Dr. Sawyer’s Path to Creativity

Thursday, February 9, 2017 | Kylie Marshall


The Kenan Scholars learn how to expand their creativity from Dr. Keith Sawyer.

This guest blog post is written By Ariel Natt.

Recently,  UNC School of Education’s Dr. Keith Sawyer came to the Kenan Institute to meet with members of the Kenan Scholars program. Sawyer authored the book The Surprising Path to Greater Creativity and was the first of many guest lecturers to present at weekly lunch meetings with both the undergraduate and M.B.A. Kenan Scholars.

Dr. Sawyer, who is a scientific expert in the study of creativity, talked to the scholars about ways to expand their creativity. His lesson was part-lecture and part-activity. He encouraged the group to think about situations differently then find new ways to solve these problems.

Dr. Sawyer presents on the research presented in his recent book, 'The Surprising Path to Greater Creativity.'

Dr. Sawyer presents on research in his recent book, ‘The Surprising Path to Greater Creativity.’

“Creativity is not linear,” said Sawyer. While it is indeed a process, he said, it is a process that takes lots of twists and turns on the way to success. Listing particular instances where creativity had hit road blocks, Sawyer cited Toy Story, and the issues the producers hit, ranging from casting Buzz Lightyear to shaping Barbie’s image with Mattel.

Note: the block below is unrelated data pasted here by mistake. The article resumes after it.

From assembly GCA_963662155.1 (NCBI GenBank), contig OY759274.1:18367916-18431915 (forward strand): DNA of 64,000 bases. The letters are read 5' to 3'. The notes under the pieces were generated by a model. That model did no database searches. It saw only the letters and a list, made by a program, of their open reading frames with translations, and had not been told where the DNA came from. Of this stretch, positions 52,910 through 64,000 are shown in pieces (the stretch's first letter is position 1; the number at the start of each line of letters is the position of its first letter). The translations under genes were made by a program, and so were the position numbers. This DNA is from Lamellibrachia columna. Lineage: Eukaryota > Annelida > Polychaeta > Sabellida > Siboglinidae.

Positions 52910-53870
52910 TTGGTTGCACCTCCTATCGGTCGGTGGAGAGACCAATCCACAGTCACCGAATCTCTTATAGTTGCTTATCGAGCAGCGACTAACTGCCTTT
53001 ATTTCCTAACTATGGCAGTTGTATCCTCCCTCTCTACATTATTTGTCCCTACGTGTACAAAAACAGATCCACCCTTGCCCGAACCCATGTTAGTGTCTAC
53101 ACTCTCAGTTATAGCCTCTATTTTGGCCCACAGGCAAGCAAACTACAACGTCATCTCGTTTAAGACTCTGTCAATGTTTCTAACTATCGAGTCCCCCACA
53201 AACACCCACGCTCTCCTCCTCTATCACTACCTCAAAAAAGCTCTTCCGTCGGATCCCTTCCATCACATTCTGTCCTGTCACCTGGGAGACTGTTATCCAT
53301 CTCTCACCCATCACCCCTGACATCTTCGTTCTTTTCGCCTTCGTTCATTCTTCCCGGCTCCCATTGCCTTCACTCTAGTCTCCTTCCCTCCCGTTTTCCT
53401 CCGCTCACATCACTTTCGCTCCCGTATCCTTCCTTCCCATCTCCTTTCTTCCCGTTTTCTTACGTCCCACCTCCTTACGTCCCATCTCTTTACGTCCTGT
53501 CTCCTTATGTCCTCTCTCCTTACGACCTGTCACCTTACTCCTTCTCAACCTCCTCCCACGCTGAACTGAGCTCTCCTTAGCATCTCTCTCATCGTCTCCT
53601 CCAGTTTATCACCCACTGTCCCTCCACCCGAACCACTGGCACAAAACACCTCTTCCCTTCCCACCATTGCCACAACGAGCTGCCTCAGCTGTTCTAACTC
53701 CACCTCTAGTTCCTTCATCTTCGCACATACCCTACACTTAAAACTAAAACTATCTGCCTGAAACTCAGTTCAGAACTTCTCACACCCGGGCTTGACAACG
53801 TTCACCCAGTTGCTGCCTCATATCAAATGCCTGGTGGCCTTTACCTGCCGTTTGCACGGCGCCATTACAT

The issues the Toy Story producers hit are similar to issues people encounter every day. Sawyer reminded the group that creativity is not about what happens at the end of the process. Creativity is about the process itself.

According to Sawyer, creativity is constant and is something that that happens to every person, every day. Whether they ask the wrong questions and must revise their strategies, or simply must relate different ideas within their minds, people must constantly be creative.

Before leaving, Dr. Sawyer charged the scholars with a simple task: to build on their creativity every day. Try something new, associate new words or products or ask themselves different questions. Because according to Sawyer, creativity does not strike overnight, nor is it an attribute that comes and goes as it pleases. Rather, creativity is built up throughout time.